Introduction The COVID-19 pandemic forced the Italian government to issue extremely restrictive measures on daily activities since 11 March 2020 ('lockdown'), which may have influenced the metabolic control of type 1 diabetes mellitus (T1D). The aims of the study were to investigate continuous glucose monitoring (CGM) metrics in children and adults with T1D during lockdown and to identify their potentially related factors. Research design and methods We enrolled 130 consecutive patients with T1D (30 children (≤12 years), 24 teenagers (13-17 years), and 76 adults (≥18 years)) using either Dexcom or FreeStyle LibreCGM>70% during the study period, without hybrid closed-loop insulin pump. CGM metrics during the 20 days before and the 20 days after lockdown were calculated. By telephonic contact, we performed validated physical activity and perceived stress questionnaires. Results In children, significantly lower glucose SD (SDglu) (p=0.029) and time below range (TBR)<54 mg/dL (TBR2) (p=0.029) were detected after lockdown. CGM metrics were comparable in teenagers before and during lockdown. After lockdown, adults improved significantly time in range (TIR) 70-180 mg/dL (p<0.001) and remaining metrics, except percent coefficient of variation and TBR2. In adults, considering the changes in SDglu and TIR occurred before and during lockdown, we identified a group with improved TIR and SDglu who performed more physical activity, one with improved glucose variability who was younger than the other patients, and one with worsened glucose variability who showed higher perceived stress than others. Conclusion In patients with T1D during lockdown, CGM metrics mostly improved in children and adults, whereas it was unchanged in teenagers. In adults, age, physical activity, and perceived stress may be relevant contributing factors.

Comparison of the effects of lockdown due to COVID-19 on glucose patterns among children, adolescents, and adults with type 1 diabetes: CGM study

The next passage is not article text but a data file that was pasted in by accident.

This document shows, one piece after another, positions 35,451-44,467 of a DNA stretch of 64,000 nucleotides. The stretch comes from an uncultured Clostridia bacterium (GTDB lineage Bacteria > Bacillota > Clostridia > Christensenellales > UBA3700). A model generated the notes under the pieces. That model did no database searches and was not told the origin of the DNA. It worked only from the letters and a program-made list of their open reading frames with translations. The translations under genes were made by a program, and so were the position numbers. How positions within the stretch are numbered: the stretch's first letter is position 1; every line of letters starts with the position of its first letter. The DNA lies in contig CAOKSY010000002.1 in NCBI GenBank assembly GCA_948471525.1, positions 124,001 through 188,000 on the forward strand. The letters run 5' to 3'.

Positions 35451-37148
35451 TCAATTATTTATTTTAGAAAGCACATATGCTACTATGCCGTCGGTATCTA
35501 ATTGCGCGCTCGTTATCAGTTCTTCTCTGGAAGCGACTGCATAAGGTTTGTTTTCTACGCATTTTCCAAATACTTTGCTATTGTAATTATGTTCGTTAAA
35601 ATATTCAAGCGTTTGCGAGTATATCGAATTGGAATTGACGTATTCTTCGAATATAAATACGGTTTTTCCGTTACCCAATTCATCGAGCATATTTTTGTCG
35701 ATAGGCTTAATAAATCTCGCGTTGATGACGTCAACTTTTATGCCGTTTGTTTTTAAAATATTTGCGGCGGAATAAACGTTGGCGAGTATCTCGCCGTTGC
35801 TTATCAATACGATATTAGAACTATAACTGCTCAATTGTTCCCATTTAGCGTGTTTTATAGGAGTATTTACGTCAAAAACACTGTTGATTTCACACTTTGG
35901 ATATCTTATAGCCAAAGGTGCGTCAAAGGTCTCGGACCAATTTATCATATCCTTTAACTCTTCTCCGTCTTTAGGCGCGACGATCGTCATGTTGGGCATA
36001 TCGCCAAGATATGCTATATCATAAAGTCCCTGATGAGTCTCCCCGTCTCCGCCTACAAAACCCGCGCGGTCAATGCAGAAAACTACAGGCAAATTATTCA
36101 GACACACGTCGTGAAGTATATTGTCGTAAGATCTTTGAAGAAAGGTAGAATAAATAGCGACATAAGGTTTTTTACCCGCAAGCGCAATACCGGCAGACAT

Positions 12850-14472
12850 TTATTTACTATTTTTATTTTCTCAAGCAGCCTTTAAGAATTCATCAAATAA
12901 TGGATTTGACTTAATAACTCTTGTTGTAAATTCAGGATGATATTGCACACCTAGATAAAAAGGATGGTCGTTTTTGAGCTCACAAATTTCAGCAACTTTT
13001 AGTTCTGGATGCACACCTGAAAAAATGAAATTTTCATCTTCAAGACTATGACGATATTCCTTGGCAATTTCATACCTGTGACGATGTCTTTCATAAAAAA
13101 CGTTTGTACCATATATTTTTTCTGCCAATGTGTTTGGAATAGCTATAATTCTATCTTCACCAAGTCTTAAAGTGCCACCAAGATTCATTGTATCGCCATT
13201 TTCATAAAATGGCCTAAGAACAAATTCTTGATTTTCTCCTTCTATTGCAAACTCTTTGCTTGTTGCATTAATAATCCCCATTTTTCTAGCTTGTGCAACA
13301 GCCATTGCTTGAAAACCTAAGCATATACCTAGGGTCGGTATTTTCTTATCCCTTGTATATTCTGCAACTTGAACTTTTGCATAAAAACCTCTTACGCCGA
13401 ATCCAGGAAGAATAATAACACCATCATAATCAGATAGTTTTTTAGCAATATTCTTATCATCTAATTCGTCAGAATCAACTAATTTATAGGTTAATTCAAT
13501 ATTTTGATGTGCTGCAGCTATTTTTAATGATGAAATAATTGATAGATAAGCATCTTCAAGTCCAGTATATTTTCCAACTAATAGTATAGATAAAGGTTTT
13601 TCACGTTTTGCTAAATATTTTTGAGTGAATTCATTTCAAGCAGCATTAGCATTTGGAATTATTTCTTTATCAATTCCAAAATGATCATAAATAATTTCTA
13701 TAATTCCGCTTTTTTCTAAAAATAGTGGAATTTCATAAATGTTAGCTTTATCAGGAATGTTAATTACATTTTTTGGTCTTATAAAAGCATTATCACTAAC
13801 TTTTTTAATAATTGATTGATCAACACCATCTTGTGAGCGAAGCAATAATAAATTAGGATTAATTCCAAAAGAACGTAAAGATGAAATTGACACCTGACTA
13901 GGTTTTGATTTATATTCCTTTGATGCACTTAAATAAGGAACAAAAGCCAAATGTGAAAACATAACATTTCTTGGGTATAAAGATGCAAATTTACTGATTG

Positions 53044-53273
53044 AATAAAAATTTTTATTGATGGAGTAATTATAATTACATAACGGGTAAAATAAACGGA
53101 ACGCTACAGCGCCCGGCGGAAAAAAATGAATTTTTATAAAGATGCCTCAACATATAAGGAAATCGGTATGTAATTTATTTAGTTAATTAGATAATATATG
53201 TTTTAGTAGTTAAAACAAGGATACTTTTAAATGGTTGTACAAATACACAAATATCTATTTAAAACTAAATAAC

DI Dalmazi G.;Maltoni G.;Bongiorno C.;Tucci L.;DI Natale V.;Moscatiello S.;Pession A.;Pagotto U.
2020

Abstract

Introduction The COVID-19 pandemic forced the Italian government to issue extremely restrictive measures on daily activities since 11 March 2020 ('lockdown'), which may have influenced the metabolic control of type 1 diabetes mellitus (T1D). The aims of the study were to investigate continuous glucose monitoring (CGM) metrics in children and adults with T1D during lockdown and to identify their potentially related factors. Research design and methods We enrolled 130 consecutive patients with T1D (30 children (≤12 years), 24 teenagers (13-17 years), and 76 adults (≥18 years)) using either Dexcom or FreeStyle LibreCGM>70% during the study period, without hybrid closed-loop insulin pump. CGM metrics during the 20 days before and the 20 days after lockdown were calculated. By telephonic contact, we performed validated physical activity and perceived stress questionnaires. Results In children, significantly lower glucose SD (SDglu) (p=0.029) and time below range (TBR)<54 mg/dL (TBR2) (p=0.029) were detected after lockdown. CGM metrics were comparable in teenagers before and during lockdown. After lockdown, adults improved significantly time in range (TIR) 70-180 mg/dL (p<0.001) and remaining metrics, except percent coefficient of variation and TBR2. In adults, considering the changes in SDglu and TIR occurred before and during lockdown, we identified a group with improved TIR and SDglu who performed more physical activity, one with improved glucose variability who was younger than the other patients, and one with worsened glucose variability who showed higher perceived stress than others. Conclusion In patients with T1D during lockdown, CGM metrics mostly improved in children and adults, whereas it was unchanged in teenagers. In adults, age, physical activity, and perceived stress may be relevant contributing factors.
DI Dalmazi G.; Maltoni G.; Bongiorno C.; Tucci L.; DI Natale V.; Moscatiello S.; Laffi G.; Pession A.; Zucchini S.; Pagotto U.
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Utilizza questo identificativo per citare o creare un link a questo documento: http://hdl.handle.net/11585/815022
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